It can be no coincidence that when it came to the general election polling stations in Butetown reported a higher turnout than there had been in decades – despite a counter-campaign urging Muslim residents not to vote; nor can it be coincidence that samples from these boxes suggest strong Labour support in this area.

But let’s be clear: the value of all of these projects far exceeds any electoral gain – these are campaigns that made a real difference to the ongoing lives of residents. By having effective conversations with residents – listening to their concerns as well as asking them about ours – and by using the principles of community organising these MPs have harnessed the power of their communities to enable real change.

In Wythenshawe and Sale East we have used the same methods of community organising, first to develop stronger relationships within the local party and then to reach out to other residents too. These relationships have been at the heart of local campaigns to counter pub closures, empty buildings, hospital service cuts and the problems faced by women who have experienced domestic abuse. And, as a result, in addition to the practical successes, the campaigns have built trust between Labour activists and residents. This is a trust and acceptance that we – whether party members, councillors or MPs – are really on the side of the many not the few and that we will work with residents to build the power they need to shape the world around them.

If you are thinking that this sounds familiar, that’s no surprise. This way of working is etched in our history. Everything from the Manchester Ship Canal to women’s rights, from rights at work to anti-discrimination legislation has been achieved by the collective power of people organising together. And when that power was channelled through to parliament, we created the most successful democratic movement this country has ever seen.

Of course the success of campaigns like Sharkstoppers, just like anti-discrimination laws and the 0.7 per cent spending pledge for foreign aid – is a continuation of the proud traditions of our movement. And it is through this sort of community action that we will remain relevant to the lives of the people we want to represent.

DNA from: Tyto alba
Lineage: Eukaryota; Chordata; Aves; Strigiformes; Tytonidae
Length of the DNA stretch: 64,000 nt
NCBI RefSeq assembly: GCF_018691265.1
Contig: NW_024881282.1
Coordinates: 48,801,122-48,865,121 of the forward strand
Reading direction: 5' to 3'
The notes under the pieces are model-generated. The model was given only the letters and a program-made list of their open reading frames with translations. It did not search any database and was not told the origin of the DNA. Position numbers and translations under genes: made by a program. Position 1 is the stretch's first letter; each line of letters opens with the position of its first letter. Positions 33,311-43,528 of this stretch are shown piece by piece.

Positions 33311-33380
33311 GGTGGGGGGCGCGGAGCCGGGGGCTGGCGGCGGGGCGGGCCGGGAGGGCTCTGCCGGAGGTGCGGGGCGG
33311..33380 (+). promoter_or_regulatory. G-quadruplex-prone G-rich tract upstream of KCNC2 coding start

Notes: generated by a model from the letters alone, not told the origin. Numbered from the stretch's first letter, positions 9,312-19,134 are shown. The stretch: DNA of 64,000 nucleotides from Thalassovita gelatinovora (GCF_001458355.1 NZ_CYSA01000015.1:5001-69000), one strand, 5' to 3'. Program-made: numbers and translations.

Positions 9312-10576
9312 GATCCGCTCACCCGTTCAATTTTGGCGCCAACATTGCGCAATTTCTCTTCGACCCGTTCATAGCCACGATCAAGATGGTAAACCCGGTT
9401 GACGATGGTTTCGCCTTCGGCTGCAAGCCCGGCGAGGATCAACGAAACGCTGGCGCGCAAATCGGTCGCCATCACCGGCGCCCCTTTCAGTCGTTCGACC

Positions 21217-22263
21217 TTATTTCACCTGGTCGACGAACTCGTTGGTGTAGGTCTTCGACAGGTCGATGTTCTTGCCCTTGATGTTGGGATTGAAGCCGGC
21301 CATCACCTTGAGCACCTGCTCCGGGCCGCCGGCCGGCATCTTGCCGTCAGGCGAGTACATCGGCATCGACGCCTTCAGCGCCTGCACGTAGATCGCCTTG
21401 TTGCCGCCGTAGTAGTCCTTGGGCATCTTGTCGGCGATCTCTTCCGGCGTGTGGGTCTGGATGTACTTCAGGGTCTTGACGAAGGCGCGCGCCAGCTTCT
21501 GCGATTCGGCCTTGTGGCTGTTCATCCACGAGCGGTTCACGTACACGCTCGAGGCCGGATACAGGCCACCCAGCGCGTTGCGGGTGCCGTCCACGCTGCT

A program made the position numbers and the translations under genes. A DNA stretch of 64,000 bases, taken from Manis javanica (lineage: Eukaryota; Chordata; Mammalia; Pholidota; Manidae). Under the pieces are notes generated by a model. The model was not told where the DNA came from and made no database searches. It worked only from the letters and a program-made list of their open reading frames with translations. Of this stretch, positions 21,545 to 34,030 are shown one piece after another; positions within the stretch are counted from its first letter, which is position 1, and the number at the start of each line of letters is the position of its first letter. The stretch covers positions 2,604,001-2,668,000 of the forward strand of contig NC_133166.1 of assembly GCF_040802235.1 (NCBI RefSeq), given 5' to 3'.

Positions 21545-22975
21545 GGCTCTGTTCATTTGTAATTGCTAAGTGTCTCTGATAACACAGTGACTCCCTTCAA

By building deeper relationships with our communities and using the principles of community organising we can make the change that matters, in and out of government, and build trust in our party on the way. But if we are to make this change, we first need to make sure we know how to converse, not just canvass.


Mike Kane is member of parliament for Wythenshare and Sale East. He tweets @MikeKaneMP

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Mike Kane MP

is member of parliament for Wythenshawe and Sale East


  • Problem is that the leadership contenders are uninspiring as is the increasingly clear direction of the party of being even more “Tory-lite”. Lets not kid ourselves that this is going to inspire activism and lets also have a sense of realism, in the neighbouring constituancy to Peter Kyle, despite possibly the highest funded campaign in the country over 5 years, Purna Senn, a good candidate, was hammered by the Green’s Caroline Lucas.

  • An excellent article. You could also add to your list Jim Fitzpatrick in Poplar and Limehouse who tirelessly works for his constituents (all of whom seem to want to shake him by the hand when they meet him). The 2105 should have been the first election fought on social media, going knocking on doors was a waste at time at best and disastrous at worst. Let’s hope it’s never repeated.